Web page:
Following last week’s contentious public meeting on the proposed bridge housing project in Venice, the city, county, and state pushed out some softer news about the efforts to battle homelessness in Southern California.
Earlier today, the City of Los Angeles announced it had received $85 million in Homeless Emergency Assistance Program (HEAP) dollars from the State of California. The city immediately allocated those funds to two of its bridge housing projects: one in Hollywood and the other in the Westside’s V.A. building. Yesterday, Sheila Kuehl’s office announced an expansion of the county’s Law Enforcement Assisted Diversion (LEAD) Program to decriminalize homelessness.
The state dollars will help the city open two bridge housing program in 2019, which will create beds for 170 people currently experiencing homelessness.
“We pushed for these dollars because the homelessness crisis demands urgent action, and we’re putting them to work immediately because our neighbors and neighborhoods can’t wait,” said Mayor Eric Garcetti in a press release. “These funds will help us start getting people under a roof more quickly and giving our communities the additional relief they deserve.”
The project in Hollywood broke ground last week, and is expected to open in early 2019. This site will offer seventy beds to people currently encamped on neighborhood blocks surrounding the site. In addition to a safe place to sleep, participants will be supported with access to mental health professionals, addiction counselors, and job and housing placement specialists from People Assisting the Homeless (PATH) and the Center at Blessed Sacrament.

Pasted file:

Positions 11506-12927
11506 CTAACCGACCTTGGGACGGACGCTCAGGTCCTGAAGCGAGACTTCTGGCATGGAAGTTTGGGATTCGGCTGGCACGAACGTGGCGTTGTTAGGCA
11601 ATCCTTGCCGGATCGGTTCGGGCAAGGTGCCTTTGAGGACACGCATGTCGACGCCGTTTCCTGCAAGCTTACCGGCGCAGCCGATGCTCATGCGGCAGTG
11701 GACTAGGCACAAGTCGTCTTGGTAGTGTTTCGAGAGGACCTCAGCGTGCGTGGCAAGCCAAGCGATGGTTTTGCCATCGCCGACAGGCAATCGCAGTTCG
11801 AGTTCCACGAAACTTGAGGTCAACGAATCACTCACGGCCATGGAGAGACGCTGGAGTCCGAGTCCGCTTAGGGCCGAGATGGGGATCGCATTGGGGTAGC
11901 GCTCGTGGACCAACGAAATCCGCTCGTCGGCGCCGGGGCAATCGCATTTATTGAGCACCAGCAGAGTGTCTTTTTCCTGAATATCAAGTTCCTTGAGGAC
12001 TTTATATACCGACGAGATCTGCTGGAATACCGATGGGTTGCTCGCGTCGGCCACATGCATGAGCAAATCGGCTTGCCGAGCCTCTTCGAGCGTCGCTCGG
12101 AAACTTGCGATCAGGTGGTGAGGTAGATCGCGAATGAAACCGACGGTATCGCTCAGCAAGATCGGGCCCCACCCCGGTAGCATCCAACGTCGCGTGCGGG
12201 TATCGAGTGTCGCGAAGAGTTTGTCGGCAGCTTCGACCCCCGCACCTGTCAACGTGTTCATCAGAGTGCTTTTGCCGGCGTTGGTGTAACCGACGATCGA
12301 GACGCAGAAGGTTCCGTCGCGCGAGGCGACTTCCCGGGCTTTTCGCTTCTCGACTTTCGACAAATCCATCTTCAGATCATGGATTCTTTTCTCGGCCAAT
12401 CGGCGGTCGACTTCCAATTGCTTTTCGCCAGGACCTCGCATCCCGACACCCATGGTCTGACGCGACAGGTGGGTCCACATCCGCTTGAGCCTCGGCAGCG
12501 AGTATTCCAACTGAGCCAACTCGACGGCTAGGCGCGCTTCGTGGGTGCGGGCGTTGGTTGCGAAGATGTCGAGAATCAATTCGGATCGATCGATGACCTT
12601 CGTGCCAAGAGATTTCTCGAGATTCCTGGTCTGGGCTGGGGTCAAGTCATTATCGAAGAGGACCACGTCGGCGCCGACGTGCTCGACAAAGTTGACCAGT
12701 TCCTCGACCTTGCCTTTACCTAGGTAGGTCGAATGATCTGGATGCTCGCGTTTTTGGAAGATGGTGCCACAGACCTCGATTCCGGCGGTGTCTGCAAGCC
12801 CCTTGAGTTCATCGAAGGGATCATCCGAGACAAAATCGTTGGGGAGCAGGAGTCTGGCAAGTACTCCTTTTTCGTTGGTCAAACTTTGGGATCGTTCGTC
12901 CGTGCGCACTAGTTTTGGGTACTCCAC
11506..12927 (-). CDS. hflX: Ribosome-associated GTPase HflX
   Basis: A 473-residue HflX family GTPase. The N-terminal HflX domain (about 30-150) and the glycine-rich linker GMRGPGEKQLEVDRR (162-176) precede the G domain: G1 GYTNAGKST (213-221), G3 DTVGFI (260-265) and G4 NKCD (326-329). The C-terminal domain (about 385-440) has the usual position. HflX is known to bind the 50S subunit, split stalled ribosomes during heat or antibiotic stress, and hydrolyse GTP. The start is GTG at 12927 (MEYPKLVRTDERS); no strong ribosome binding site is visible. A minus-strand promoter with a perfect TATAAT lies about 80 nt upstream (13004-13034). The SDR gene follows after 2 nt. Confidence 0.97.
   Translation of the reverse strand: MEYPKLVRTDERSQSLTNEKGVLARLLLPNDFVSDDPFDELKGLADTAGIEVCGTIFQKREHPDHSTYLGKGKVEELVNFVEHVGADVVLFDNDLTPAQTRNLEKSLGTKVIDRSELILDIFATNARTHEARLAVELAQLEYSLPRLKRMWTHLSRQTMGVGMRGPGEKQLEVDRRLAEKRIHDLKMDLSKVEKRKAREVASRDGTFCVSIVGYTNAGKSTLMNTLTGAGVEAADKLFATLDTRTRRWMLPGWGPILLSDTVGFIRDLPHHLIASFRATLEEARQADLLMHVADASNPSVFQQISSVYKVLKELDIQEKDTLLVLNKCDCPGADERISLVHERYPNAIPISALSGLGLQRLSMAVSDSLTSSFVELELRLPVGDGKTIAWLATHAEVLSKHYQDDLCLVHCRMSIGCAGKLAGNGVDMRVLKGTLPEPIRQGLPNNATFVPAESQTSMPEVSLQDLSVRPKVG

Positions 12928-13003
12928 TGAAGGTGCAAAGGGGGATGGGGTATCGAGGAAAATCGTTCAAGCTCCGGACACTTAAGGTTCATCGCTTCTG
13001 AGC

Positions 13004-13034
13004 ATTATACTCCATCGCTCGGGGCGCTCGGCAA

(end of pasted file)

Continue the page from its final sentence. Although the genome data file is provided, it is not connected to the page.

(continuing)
The bridge housing project at the V.A. will offer 100 beds to veterans experiencing homelessness. The project is expected to break ground in November and will offer similar services to the one in Hollywood. For more information on this project, visit the project’s announcement on the webpage of Councilmember Mike Bonin.
Yesterday, the Los Angeles County Board of Supervisors voted to expand its LEAD program. LEAD is currently, a pilot program is available in three L.A. County communities with higher than average homeless counts. The new program will offer similar services to more parts of the county.
Supervisor Sheila Kuehl, who authored the motion, writes, “The County’s LEAD pilot program has demonstrated how smart and targeted interventions can reduce incarceration and homelessness. For many people, the LEAD program can end the revolving door from jail to homelessness and back to reincarceration. It is exactly the type of long-term solution we need to expand so we can reduce the number of people on our streets and in our jails.”
How does it do that? The new program will be modeled on a pilot that is ongoing in North Long Beach, Compton, and South Los Angeles. When people who are experiencing homelessness or suffering from mental illness are detained for a nuisance crime, the police have the flexibility to offer access to housing, mental health care, substance abuse treatment, and supportive services instead of arrest.
The program has been in place in these communities for ten months. According to Kuehl’s office, has enrolled 109 participants in that time. Of those enrolled, 83% were homeless at the time they entered the program. 26 are now in interim housing or inpatient substance use treatment programs, and 16 have moved into supportive permanent housing.
“By working on multiple fronts to prioritize rehabilitation over incarceration, L.A. County is a national leader in criminal justice reform,” said Supervisor Hilda Solis, co-author of the motion.
“The LEAD program provides expansive tools to engage and help the justice-involved population. The expansion of the LEAD program directly addresses the causes of crime and elevates the broader needs of the individual, the family, and the community.”
A 2016 study of the LEAD program in Seattle, Washington, found that participants are 60% less likely to be arrested in the six months after entering the LEAD program, 58% less likely to be arrested over the next two years, 89% more likely to find housing six months following enrollment, and 56% more likely to have employment or enroll in vocational training.